Since I’m editing web pages lately, I was, once again, wondering if there is a better web page editor available.  I’ve been using an older version of Adobe Dreamweaver at school, and Microsoft Expression (unsupported, but free) at home.  Amaya by W3C is a free, open-source editor that is OK, but hasn’t been updated since 2012.  Because Mozilla Firefox includes so many developer tools, I’ve often wondered if there is a way to edit pages within Firefox.  Mozilla now has a Learn web development section, though it isn’t easy to find.  in the “Complete beginner” section, they suggest starting with the Brackets text editor.  I’m thinking, “I don’t want a text editor, I want to edit web pages and see what the edited page looks like.”  Times have changed:  click the “live preview” icon and the content of the web page being edited is dynamically displayed in Google Chrome (or in Firefox, if experimental live preview is turned on) and most of them code using Learn academy site.  This is an open-source product managed by Adobe.  I’m going to start using Brackets to create and edit my web pages. For financial advice online check out

Updating the Website

I’ve added SSL/TLS security to the website. I had to pay $50 to buy a certificate to do that (the hosting company,, doesn’t support the free Let’s Encrypt certificates).  Now, these web pages have a green lock next to them in the address bar in Firefox, and the address starts with https://, which indicates that the site is secure in regards to having entered personal data, such as passwords, picked up while the page is being transferred from your computer to this site’s server.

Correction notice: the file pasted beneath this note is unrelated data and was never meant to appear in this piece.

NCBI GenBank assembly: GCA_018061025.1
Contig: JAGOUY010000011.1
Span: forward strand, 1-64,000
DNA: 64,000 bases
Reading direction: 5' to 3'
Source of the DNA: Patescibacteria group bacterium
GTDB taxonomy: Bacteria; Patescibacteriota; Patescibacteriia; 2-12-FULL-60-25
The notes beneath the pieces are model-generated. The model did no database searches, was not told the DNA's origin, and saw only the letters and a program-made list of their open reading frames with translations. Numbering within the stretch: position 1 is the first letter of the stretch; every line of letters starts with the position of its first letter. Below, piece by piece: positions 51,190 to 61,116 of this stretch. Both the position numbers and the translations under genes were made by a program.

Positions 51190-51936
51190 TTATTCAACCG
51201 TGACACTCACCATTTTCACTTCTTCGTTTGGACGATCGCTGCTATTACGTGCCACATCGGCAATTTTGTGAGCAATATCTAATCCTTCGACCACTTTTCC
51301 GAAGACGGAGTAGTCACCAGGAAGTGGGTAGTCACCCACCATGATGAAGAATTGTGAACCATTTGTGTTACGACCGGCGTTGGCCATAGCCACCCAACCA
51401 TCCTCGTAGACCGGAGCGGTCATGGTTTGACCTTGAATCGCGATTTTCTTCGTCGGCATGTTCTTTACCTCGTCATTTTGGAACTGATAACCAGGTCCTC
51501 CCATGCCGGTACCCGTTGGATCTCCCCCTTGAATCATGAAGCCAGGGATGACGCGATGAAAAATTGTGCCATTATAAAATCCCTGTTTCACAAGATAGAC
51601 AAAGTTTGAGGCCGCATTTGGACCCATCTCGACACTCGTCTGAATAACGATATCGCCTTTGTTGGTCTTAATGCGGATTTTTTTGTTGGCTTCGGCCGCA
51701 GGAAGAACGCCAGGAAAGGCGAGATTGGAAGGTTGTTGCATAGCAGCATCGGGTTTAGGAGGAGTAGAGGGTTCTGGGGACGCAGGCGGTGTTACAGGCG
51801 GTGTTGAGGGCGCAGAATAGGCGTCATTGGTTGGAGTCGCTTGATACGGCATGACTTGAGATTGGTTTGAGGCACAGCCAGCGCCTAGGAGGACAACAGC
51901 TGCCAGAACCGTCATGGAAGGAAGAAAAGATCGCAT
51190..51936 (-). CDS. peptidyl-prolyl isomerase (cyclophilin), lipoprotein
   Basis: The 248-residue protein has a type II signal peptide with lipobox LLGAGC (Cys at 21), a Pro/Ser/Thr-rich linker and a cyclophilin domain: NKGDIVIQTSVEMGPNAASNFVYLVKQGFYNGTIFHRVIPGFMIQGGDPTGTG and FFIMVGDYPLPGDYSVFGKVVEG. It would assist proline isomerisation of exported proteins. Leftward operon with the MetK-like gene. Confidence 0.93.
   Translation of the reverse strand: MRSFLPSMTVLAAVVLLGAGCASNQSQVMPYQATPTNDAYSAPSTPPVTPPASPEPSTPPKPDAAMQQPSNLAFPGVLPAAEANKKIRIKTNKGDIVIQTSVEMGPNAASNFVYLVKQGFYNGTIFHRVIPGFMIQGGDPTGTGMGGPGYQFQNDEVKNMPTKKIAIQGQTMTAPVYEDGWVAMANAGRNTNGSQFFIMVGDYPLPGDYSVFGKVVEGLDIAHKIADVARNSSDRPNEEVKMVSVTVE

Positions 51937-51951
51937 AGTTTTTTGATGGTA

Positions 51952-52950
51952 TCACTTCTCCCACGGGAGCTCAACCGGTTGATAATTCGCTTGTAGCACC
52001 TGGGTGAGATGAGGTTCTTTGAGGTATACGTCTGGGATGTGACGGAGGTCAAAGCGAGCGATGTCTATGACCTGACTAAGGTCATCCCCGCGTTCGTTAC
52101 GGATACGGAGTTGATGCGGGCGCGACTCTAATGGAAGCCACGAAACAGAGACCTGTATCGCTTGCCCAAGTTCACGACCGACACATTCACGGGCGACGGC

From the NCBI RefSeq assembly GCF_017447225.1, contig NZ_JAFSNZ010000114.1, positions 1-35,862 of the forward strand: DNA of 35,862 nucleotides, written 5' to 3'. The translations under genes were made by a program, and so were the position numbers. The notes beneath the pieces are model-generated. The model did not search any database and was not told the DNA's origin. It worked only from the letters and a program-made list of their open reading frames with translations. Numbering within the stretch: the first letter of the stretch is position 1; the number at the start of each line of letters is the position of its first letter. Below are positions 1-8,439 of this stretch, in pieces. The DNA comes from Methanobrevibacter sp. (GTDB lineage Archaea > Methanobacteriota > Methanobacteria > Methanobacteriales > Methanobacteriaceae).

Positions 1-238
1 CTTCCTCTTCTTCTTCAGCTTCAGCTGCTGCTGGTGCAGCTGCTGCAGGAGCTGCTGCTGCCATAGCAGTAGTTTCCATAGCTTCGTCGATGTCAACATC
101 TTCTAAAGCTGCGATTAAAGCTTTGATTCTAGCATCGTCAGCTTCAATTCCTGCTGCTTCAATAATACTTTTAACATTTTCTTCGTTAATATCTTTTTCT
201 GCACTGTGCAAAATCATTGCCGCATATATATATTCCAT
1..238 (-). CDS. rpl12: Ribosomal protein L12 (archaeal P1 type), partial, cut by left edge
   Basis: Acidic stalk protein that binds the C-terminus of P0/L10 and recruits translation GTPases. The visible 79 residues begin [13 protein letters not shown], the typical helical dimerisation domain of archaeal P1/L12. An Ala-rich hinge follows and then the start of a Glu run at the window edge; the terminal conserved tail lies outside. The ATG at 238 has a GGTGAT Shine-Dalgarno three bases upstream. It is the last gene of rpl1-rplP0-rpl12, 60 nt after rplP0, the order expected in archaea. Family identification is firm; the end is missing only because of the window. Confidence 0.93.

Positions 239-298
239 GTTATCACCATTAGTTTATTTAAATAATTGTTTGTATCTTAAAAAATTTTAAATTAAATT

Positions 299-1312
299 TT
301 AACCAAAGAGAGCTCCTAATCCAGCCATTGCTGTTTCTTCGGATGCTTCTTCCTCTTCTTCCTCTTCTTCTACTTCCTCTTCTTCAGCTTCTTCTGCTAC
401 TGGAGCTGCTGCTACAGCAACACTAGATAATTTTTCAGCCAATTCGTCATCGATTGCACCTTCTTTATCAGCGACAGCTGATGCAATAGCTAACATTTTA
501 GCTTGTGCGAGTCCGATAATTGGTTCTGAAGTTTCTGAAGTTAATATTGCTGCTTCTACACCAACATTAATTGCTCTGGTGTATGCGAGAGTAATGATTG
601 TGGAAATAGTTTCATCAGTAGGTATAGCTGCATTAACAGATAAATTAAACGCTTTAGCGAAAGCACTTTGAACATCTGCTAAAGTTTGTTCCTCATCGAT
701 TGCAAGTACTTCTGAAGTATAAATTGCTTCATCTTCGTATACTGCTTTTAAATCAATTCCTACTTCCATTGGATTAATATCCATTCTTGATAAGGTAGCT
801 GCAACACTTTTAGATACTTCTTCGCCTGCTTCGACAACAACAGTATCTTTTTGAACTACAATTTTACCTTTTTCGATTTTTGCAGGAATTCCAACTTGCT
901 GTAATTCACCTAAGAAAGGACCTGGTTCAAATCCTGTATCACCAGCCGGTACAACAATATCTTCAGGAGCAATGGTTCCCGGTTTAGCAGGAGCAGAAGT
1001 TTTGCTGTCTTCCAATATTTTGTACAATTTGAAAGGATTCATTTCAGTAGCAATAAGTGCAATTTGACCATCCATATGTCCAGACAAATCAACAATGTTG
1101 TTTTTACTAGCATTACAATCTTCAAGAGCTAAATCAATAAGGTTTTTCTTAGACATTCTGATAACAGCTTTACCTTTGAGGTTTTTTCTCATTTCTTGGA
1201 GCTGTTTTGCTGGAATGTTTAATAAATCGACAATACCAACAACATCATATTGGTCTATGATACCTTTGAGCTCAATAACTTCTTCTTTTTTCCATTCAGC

Yet another bit of security was required by the school:  Troy University doesn’t want data transmitted over the internet by ftp because the data isn’t encrypted, so I had to figure out how to make SSH (Secure SHell) work on this site.  Fortunately, the required key is free, but it took a while to figure out how to get my preferred client, WinSCP, to handle SFTP (secure FTP) using SSH.  Now I can transfer grades and passwords to the site without worrying about them being intercepted along the way. For financial advice online check out

I’ve been thinking of adding blogging capabilities to the site for some time, and decided to do it today, so, now, WordPress has been installed.  Since it’s open-source, there was no charge.  However, to allow comments, I needed to have email capabilities on the site, so I’ve now got an extra email address:  Fortunately, Microsoft Outlook handles this smoothly, and all my email is collected in the same “pot” as my email.